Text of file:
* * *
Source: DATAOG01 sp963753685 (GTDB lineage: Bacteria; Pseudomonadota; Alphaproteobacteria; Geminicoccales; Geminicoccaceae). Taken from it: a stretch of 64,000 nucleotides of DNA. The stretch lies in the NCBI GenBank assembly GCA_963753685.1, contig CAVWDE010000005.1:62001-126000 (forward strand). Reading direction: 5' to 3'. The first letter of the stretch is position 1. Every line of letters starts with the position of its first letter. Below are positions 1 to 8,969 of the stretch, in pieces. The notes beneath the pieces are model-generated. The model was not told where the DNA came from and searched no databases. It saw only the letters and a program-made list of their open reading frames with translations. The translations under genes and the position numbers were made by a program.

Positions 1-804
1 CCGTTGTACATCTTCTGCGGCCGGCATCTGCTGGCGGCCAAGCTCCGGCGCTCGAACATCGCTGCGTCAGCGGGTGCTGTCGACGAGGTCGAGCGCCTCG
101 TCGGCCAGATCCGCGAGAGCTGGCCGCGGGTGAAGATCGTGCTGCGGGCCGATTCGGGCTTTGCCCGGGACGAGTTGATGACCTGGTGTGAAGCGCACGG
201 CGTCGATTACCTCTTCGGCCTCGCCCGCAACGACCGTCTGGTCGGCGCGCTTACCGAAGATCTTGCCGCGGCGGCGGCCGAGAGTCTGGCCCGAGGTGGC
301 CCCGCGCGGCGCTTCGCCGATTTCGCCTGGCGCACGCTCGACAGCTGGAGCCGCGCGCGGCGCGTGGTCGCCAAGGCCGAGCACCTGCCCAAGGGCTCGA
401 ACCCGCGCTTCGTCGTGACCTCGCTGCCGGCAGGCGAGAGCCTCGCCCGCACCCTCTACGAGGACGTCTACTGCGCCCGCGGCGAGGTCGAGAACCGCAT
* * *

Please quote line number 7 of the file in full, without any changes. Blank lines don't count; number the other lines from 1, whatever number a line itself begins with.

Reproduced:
401 ACCCGCGCTTCGTCGTGACCTCGCTGCCGGCAGGCGAGAGCCTCGCCCGCACCCTCTACGAGGACGTCTACTGCGCCCGCGGCGAGGTCGAGAACCGCAT